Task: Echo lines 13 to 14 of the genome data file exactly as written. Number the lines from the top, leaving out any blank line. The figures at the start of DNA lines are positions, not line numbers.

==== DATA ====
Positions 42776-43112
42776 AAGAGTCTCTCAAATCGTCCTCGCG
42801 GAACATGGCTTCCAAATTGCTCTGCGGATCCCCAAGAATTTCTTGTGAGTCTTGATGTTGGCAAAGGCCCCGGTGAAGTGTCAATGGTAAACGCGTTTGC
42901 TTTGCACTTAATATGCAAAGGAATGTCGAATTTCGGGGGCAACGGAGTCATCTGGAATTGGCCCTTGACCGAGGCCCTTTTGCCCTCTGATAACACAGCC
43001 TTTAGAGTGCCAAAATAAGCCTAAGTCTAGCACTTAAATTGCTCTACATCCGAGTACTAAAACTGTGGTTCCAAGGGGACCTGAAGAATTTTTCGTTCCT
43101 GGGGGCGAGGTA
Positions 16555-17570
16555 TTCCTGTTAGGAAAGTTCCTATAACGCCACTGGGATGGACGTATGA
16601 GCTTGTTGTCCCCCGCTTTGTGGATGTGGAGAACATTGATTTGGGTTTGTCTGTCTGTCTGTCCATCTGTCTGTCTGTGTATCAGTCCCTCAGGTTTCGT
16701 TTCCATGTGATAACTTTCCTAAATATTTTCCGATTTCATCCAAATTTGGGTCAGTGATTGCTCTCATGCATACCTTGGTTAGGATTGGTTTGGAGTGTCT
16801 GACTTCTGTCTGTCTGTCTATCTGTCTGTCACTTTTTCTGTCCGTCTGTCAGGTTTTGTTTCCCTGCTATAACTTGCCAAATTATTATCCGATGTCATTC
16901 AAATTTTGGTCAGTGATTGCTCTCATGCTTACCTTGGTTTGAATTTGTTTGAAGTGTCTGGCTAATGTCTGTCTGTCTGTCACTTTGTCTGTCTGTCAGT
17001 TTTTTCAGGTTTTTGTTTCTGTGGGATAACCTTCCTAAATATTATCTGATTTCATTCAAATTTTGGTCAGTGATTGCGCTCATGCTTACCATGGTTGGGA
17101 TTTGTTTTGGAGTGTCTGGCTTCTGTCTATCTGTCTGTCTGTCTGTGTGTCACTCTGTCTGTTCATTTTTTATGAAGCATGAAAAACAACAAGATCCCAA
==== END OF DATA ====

17001 TTTTTCAGGTTTTTGTTTCTGTGGGATAACCTTCCTAAATATTATCTGATTTCATTCAAATTTTGGTCAGTGATTGCGCTCATGCTTACCATGGTTGGGA
17101 TTTGTTTTGGAGTGTCTGGCTTCTGTCTATCTGTCTGTCTGTCTGTGTGTCACTCTGTCTGTTCATTTTTTATGAAGCATGAAAAACAACAAGATCCCAA